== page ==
Gastric dilation, or ‘bloat’ as it is often known, is a very serious condition mainly affecting large breed dogs with a deep chest. Dogs with bloat are restless and unable to settle, they may drool saliva and vomit frothy foam. If you suspect that your dog has bloat you should call your vet or emergency service at once. Time is of the essence (bloat can kill in less than an hour). Your vet will want to see your dog immediately but try not to turn up at the practice unannounced – if you call ahead they will be ready for you when you arrive.
Bloat is an accumulation of gas in the stomach. The gas can be produced from fermentation of food material in the stomach or from swallowing of air. In normal dogs, burping quickly relieves the pressure in the stomach but in some dogs there is a problem that prevents normal emptying of the stomach. Gas continues to build up causing the stomach to inflate like a balloon. As the stomach swells it may flop over to one side. This can block off the exit for gases – making the problem progress more rapidly. The stomach can also twist on itself. If this occurs the condition is termed gastric dilatation and volvulus (GDV) and this is quickly life-threatening.
Large breed dogs, particularly the German Shepherd Dog, Irish Setter and Great Dane, are most at risk from this condition. Bloat most commonly affects middle-aged or older animals.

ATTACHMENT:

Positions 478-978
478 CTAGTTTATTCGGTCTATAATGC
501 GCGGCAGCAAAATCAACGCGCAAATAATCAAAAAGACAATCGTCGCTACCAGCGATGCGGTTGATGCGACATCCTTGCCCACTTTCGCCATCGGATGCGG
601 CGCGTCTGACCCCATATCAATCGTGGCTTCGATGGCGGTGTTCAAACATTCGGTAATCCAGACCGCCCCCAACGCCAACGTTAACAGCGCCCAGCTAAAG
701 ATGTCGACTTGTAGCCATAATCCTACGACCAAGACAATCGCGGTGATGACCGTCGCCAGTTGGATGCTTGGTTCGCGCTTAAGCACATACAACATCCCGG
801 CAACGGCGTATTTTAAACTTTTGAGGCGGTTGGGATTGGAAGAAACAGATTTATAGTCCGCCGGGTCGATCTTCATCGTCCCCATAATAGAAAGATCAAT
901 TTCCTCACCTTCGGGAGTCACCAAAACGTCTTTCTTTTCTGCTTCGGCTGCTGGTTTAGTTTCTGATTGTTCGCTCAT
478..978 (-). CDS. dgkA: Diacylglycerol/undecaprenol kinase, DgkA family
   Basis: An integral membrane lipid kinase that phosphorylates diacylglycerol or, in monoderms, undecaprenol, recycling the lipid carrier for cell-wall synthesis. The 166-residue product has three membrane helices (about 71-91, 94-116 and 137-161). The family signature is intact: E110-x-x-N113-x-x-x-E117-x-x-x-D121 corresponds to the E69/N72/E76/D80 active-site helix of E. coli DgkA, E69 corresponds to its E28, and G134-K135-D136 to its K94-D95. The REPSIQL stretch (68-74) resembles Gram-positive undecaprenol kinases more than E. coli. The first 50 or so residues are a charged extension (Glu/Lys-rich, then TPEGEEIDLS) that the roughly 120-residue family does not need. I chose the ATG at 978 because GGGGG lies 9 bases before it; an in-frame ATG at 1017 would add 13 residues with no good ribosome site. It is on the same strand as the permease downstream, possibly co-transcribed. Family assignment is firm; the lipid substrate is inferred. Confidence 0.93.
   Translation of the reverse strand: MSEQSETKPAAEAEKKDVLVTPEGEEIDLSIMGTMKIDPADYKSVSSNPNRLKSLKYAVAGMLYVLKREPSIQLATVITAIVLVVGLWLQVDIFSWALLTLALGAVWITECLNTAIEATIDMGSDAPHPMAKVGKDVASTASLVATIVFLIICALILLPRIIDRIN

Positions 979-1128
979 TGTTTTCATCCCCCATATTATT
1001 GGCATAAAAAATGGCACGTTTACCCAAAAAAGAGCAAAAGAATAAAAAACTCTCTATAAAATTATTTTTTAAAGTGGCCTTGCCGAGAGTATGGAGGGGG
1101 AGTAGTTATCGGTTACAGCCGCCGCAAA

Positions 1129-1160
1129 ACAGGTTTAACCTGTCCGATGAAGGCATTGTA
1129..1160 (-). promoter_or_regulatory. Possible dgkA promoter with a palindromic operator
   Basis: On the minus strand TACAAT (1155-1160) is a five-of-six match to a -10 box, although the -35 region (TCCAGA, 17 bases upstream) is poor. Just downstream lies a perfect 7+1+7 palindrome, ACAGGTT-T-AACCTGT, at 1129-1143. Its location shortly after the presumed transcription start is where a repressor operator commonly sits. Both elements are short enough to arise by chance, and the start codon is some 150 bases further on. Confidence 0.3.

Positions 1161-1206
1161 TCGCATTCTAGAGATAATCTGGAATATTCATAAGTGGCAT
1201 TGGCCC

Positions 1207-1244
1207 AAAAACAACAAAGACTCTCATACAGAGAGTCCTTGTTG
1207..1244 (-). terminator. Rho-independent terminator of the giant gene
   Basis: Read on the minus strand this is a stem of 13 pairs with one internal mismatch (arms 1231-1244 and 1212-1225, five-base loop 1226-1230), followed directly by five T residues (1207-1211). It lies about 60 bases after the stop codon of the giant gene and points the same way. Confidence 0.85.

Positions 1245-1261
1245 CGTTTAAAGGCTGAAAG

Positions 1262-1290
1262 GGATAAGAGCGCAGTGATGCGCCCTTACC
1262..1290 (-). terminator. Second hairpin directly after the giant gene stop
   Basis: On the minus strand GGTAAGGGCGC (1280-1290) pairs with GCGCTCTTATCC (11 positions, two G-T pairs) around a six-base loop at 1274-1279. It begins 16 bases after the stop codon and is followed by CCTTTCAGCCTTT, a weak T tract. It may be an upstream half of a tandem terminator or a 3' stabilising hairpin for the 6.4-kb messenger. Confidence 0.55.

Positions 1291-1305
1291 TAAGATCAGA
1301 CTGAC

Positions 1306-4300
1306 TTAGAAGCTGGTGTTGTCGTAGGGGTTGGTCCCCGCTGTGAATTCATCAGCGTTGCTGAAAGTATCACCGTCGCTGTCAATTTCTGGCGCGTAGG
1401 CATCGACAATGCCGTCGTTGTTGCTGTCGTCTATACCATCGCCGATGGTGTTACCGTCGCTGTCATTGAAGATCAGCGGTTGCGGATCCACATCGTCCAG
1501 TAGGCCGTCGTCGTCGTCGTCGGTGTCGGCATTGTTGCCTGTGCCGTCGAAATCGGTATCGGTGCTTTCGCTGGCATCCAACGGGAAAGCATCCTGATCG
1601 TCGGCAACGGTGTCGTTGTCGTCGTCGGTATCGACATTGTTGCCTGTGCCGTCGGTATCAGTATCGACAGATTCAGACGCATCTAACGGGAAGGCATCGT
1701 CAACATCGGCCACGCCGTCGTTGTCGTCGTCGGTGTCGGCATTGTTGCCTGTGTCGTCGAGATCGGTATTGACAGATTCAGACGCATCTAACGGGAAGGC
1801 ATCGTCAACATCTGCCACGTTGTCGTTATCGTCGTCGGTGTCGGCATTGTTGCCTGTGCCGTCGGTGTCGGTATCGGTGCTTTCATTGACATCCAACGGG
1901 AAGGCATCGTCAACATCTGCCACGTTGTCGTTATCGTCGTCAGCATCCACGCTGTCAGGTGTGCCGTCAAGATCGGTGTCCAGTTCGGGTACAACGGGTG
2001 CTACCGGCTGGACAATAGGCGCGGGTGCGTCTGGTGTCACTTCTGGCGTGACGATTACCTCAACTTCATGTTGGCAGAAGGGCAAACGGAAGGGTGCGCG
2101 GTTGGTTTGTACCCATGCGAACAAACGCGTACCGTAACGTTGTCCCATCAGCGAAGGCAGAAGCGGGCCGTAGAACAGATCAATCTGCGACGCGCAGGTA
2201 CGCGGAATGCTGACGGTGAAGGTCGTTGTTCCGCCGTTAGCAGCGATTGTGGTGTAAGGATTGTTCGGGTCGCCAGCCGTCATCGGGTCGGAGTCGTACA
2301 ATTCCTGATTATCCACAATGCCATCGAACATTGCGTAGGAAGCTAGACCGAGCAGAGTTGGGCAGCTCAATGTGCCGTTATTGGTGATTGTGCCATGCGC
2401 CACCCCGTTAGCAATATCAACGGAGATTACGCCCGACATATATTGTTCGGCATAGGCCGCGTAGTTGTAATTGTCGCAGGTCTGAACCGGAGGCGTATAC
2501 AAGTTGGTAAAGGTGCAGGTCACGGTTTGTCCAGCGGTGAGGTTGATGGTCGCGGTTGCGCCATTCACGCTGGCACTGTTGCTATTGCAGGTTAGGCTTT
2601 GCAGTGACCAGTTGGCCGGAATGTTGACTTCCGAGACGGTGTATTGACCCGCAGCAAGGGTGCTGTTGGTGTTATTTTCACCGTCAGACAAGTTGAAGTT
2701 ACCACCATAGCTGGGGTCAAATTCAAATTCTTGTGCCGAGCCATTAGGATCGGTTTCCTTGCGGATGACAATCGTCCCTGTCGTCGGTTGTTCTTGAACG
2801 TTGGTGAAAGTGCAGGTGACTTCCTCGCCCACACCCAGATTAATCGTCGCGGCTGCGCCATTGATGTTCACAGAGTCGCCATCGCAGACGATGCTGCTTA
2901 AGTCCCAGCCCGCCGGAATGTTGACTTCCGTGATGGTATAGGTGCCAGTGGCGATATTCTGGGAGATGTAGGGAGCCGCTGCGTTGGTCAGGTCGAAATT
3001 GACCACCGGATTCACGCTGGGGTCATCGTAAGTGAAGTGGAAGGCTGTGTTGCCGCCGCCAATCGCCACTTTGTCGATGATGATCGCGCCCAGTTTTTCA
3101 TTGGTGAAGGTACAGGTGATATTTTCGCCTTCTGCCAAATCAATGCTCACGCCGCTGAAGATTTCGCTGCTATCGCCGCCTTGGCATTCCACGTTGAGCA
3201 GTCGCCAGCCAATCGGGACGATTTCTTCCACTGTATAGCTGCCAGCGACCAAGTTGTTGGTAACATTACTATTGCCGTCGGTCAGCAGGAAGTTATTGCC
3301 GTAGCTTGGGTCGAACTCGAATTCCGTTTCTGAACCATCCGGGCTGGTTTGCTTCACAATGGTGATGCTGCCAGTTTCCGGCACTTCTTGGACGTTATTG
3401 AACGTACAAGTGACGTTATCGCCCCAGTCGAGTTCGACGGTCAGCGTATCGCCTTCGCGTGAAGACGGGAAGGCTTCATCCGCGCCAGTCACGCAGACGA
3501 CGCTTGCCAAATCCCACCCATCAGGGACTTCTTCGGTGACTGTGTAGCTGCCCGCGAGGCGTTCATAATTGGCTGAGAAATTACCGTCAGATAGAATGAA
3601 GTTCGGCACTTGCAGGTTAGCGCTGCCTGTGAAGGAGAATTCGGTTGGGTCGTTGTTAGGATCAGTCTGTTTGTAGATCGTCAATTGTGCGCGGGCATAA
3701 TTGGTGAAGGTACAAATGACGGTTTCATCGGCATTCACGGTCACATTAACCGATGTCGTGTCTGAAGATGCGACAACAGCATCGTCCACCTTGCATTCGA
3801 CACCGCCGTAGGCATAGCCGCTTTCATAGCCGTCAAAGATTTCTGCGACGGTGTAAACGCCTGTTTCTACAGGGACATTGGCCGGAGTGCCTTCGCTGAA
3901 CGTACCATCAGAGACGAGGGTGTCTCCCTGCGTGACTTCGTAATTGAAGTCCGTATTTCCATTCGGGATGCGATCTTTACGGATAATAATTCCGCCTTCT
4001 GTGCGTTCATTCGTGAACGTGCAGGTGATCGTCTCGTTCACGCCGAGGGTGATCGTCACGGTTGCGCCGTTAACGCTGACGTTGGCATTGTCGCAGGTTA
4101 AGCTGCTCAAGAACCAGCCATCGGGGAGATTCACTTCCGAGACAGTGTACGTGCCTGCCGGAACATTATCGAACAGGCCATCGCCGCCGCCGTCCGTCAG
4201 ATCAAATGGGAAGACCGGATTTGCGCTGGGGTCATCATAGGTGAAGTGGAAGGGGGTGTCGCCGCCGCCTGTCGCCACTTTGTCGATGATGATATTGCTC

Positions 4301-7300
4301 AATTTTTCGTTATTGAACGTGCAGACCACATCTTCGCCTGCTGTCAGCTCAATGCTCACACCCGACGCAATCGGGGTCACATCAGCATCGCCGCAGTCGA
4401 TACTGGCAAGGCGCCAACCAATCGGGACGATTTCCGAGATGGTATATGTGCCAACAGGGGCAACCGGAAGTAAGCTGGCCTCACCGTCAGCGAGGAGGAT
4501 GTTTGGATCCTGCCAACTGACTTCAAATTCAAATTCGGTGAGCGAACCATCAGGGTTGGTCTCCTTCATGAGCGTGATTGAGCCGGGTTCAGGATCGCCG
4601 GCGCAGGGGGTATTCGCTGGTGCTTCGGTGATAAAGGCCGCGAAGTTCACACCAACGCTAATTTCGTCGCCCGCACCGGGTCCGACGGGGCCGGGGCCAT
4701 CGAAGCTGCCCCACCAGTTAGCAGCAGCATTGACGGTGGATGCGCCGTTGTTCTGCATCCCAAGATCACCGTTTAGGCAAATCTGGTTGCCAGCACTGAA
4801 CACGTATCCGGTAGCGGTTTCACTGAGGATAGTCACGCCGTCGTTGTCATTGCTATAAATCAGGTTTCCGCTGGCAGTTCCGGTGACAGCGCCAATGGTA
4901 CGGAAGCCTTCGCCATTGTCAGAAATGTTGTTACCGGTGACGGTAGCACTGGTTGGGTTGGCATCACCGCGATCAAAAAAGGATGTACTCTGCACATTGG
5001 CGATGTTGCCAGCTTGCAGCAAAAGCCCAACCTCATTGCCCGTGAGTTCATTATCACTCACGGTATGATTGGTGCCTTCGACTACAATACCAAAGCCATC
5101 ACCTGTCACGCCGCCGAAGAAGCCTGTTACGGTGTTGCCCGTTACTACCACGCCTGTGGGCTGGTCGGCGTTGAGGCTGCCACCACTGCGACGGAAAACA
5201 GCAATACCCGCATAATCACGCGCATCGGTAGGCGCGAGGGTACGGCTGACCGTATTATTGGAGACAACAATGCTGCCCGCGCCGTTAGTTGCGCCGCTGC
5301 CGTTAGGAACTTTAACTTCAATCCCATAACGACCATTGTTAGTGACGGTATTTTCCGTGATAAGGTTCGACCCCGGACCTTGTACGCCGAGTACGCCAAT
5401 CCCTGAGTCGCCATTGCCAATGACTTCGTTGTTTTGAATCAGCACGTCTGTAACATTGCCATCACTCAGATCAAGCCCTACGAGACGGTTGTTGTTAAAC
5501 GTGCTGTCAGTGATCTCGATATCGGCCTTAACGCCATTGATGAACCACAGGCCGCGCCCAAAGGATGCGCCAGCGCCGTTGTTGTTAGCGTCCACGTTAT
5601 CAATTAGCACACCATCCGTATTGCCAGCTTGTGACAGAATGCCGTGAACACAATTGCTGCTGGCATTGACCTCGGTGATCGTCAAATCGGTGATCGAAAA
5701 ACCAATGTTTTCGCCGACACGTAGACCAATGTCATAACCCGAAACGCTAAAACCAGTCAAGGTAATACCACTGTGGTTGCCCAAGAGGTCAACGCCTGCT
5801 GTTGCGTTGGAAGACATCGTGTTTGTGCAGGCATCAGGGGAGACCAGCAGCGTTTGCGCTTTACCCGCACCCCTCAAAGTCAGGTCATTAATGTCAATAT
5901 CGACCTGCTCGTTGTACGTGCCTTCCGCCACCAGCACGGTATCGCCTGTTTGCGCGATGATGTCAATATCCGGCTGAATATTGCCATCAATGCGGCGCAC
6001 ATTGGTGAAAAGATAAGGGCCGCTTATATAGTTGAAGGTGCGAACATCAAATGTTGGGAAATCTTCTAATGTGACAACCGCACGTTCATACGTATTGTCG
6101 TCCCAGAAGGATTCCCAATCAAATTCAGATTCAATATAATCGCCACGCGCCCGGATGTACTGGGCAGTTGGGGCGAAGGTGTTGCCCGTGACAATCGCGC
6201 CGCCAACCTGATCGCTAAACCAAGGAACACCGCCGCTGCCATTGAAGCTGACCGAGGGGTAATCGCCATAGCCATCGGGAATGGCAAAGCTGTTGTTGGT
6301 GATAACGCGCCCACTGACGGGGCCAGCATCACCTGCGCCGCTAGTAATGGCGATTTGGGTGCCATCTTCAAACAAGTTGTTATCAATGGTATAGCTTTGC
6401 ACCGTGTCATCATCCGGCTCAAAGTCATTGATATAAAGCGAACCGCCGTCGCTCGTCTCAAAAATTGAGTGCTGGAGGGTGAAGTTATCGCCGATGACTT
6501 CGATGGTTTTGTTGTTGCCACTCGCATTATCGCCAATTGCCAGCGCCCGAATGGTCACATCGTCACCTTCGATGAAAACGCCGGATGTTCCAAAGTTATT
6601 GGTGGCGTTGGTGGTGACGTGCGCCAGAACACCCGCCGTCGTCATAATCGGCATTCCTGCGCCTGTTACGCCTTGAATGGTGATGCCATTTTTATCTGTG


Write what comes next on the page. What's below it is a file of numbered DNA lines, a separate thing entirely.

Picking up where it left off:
Dogs that are highly stressed appear to be more likely to develop bloat and there is in an increased risk in any dog with a close relative that has also had bloat.
Generally the first signs noticed in a dog affected by bloat are restlessness coupled with retching and drooling of saliva. The dog may show attempts to vomit but only a little frothy foam may be produced. The abdomen may become swollen and firm to the touch (although this isnt always obvious). Affected dogs may look at their sides or show other signs of abdominal pain. Some dogs may cough and others want to drink a lot of water.
As the condition progresses the dog may have difficulty breathing and eventually will collapse and be unable to get up. If untreated, dogs that develop a twist in the stomach will die.
If you suspect that your dog has bloat, you should call your vet or emergency service at once. Time is of the essence because bloat can kill in less than an hour. Your vet will want to see your dog immediately but try not to turn up at the practice unannounced. If you call ahead they will be ready for you when you arrive and will therefore be better prepared to deal with the emergency.